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Sara Stigler, Nicolette Barbour and Ashley Sutherland are members of the College of Medicine Class of 2017.

Sara Stigler, Nicolette Barbour and Ashley Sutherland are members of the College of Medicine Class of 2017.
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Publish Date: 08/15/13
Media Contact: Katy Cosse, 513-556-2635
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Together, Students Pave Their Own Path to Medical School

Today, Sara Stigler, Nicolette Barbour and Ashley Sutherland are three first-year medical students in the College of Medicine’s Class of 2017.

But two years ago, they were researchers, graduate students and a U.S. Air Force captain—all trying to figure out how to apply to medical school while working 40-hour weeks, handling their responsibilities and getting any amount of sleep they could manage.

In order to do all that, Stigler, Sutherland and Barbour formed a unique partnership to help them study for the MCAT exam, apply for medical school and support and guide each other along the way.

Sutherland and Barbour had first met as young girls in a tight-knit elementary and high school in Cleveland, but went their separate ways during college.

At UC for her undergraduate degree, Barbour met Stigler in her pre-med program. Together, along with a small group, they launched UC’s chapter of Minority Association of Pre-Med Students, or MAPs. Years later, they crossed paths again, when both Barbour and Stigler were working at Cincinnati Children’s Hospital Medical Center as clinical research coordinators.

They both still wanted to go to medical school, but with full-time jobs and, in Stigler’s case, beginning a master’s program, they were unsure of how to start the intensive studying regimen needed for the Medical College Admission Test (MCAT).

At the same time, Barbour and  Sutherland, now stationed at Wright Patterson Air Force Base, were discussing methods for studying, when they all three found the answer: their own study group, dubbed "the MCAT Slayers.”

Since the traditional MCAT study courses didn’t work, they found a sample exam schedule online and shaped it to fit their schedule. Occasionally, they had to rework the study plan.

"We originally thought ‘we can work for eight hours and then come home, do a few hours of homework, and then study for MCAT for five more hours,’ ” remembers Sutherland. "We really can’t. It’s not feasible.”

Sutherland started to drive down for weekend study sessions, but most of their work was done through video chats, study binders and shared websites. During lunch breaks at work, they would gather with their books and laptops.

"We put our computers on silent and opened up Skype to study with each other,” says Stigler. "The idea was that if I see you on your phone texting, it doesn’t count as a study hour.”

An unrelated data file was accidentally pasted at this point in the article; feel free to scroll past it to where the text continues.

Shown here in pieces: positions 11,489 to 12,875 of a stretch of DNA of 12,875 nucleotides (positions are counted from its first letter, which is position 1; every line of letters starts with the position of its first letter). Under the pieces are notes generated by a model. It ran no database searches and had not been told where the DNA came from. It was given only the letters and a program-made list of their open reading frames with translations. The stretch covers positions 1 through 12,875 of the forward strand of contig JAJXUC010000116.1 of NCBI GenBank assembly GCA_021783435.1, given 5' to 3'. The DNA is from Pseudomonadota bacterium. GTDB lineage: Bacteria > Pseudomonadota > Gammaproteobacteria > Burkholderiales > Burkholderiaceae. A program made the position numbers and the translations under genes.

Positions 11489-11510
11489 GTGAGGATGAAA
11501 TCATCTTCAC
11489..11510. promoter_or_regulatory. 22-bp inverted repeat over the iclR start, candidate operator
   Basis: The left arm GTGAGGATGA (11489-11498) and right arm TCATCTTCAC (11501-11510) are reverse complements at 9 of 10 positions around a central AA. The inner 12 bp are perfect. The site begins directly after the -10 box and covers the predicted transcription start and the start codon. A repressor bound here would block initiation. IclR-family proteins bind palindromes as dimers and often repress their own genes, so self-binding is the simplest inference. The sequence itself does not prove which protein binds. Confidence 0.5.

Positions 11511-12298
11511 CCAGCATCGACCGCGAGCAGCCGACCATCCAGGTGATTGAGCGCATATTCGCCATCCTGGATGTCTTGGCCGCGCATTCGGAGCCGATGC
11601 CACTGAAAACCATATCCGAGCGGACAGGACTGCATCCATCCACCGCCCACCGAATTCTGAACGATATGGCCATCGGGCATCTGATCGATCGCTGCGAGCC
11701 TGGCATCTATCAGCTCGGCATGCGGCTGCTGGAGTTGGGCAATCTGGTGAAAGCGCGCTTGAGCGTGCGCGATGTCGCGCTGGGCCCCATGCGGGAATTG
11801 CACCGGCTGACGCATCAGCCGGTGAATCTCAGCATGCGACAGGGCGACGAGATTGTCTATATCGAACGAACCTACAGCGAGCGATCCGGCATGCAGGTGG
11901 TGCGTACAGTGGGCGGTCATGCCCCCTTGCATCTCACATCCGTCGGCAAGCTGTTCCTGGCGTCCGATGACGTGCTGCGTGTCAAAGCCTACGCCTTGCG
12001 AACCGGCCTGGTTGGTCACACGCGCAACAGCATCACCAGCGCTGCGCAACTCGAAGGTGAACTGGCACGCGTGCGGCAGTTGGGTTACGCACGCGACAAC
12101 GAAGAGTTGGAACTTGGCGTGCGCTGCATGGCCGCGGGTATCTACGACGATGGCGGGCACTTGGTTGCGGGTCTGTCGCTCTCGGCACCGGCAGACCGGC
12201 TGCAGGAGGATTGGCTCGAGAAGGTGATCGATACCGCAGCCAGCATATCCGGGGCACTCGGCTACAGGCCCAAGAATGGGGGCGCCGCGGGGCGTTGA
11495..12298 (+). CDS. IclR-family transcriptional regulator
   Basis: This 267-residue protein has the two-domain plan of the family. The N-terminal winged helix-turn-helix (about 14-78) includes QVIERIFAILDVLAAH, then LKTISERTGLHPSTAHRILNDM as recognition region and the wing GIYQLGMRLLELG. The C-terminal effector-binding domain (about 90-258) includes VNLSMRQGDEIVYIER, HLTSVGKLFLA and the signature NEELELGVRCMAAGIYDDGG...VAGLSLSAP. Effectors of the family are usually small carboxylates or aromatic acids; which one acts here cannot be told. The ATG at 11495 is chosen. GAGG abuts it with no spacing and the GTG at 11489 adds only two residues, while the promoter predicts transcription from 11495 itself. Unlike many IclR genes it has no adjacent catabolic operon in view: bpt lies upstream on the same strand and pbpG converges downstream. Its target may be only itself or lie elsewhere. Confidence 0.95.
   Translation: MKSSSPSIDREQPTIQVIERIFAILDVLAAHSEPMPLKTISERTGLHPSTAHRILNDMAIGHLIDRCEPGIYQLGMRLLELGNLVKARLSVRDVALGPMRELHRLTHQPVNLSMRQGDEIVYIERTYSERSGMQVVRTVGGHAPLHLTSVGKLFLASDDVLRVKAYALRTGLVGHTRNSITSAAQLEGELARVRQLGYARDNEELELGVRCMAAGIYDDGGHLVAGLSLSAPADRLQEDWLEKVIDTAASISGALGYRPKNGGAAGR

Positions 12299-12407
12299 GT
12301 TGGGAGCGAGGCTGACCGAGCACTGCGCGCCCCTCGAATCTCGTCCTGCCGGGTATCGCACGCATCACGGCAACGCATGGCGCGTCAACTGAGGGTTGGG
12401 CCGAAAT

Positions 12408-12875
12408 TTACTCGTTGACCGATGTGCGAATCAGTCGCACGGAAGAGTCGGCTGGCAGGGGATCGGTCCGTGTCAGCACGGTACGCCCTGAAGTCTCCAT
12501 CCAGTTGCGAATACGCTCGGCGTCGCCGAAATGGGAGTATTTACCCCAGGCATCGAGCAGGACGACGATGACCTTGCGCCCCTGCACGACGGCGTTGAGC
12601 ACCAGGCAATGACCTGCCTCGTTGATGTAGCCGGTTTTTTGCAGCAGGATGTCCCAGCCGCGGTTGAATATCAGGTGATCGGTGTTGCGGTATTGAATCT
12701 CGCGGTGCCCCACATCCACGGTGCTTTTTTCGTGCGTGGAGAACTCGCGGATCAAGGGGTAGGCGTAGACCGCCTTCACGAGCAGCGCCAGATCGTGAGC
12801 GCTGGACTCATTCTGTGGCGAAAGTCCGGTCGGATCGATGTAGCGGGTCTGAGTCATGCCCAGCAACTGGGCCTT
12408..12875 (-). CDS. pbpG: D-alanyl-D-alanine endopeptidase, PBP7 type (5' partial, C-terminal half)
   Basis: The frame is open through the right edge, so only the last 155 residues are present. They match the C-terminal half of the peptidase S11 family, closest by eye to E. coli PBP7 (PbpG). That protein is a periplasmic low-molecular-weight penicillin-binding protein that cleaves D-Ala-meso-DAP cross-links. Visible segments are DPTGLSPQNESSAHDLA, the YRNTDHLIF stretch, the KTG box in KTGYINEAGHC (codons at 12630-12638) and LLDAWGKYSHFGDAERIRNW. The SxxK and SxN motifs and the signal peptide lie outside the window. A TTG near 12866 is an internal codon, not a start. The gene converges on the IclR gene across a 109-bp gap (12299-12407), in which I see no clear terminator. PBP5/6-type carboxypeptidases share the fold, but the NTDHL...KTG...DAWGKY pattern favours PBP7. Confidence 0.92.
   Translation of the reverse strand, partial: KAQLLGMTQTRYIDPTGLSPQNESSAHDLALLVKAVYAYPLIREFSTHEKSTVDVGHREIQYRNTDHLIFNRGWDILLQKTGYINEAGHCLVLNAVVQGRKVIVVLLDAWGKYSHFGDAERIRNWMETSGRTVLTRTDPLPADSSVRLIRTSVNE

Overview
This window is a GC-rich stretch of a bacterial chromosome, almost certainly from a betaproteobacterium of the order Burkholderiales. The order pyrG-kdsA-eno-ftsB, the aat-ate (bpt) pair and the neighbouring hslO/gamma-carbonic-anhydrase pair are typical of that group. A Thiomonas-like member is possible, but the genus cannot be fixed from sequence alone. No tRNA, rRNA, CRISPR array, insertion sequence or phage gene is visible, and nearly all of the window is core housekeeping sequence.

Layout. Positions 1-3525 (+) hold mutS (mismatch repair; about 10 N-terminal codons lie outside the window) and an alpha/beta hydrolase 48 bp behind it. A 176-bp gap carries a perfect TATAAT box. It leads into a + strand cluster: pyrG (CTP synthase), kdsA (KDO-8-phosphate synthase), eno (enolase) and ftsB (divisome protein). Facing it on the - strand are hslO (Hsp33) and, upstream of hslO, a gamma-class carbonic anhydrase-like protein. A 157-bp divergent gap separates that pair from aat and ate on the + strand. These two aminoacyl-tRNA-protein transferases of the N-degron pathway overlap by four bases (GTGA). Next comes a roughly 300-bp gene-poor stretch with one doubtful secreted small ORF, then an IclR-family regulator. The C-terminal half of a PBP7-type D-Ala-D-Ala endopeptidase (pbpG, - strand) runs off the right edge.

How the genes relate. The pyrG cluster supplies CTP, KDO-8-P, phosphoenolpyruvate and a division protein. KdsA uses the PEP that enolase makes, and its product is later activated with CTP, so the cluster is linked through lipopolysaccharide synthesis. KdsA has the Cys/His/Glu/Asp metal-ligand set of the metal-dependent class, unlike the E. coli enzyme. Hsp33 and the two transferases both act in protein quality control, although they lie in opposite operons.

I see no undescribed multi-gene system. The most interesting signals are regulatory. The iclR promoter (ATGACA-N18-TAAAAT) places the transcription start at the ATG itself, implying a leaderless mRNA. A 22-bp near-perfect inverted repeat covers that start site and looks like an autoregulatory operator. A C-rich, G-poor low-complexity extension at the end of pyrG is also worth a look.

Around the fall of 2011, they fell into a regular schedule. They had a texted "question of the day,” daily study breaks and weekly tests. They also fell into roles with in the group: Stigler was the long-term planner and motivator, Barbour organized the curriculum and Sutherland kept everyone on time and on task. After the MCAT, the three stuck together and completed their applications and interview preparation as a group. 

"I think it was the best thing to ever happen to me, honestly,” says Sutherland. "Being able to study with them and have that accountability, but also to understand our different strengths and weaknesses…we all learned a lot about ourselves.”

When it came time to apply, they scheduled an informational meeting with Office of Diversity Affairs Coordinator William Harris as a group—with Sutherland Skyped in from the base.

Stigler says that the Office of Diversity Affairs was a crucial resource for them within the College of Medicine.

"For many minority students, they are coming from single-parent, low-income households where they may also be first-generation college students," she says. "Offices like this are many times the only support system for minority students and they are an invaluable resource. UC Diversity has really taken great measures to ensure holistic application review and guidance for those who feel lost in the application process. Stories like ours are made possible when you have faculty and staff who are willing to advocate, mentor and encourage minority and non-traditional students."

Now entering their first month of classes, Stigler, Sutherland and Barbour are already looking to the future. They’ve changed their group name to the "Step One Slayers,” after the first United States Medical Licensing Examination (USMLE Step 1) that occurs at the end of the second year of medical school.

They’re also discussing plans to use their skills out in the broader community. In addition to working towards increased health care access as physicians, they want to work on getting more minority students like themselves into medical school now.

"Looking at the numbers of people who are matriculating, especially underrepresented minorities, from UC into the College of Medicine—it’s very small,” says Stigler. "We want to help to be a liaison between the area high schools and colleges into the College of Medicine.”

"We’ve started to have conversations about how we can do that,” adds Barbour. "Maybe we do a business, maybe we can do a foundation…we can take this all the way.”

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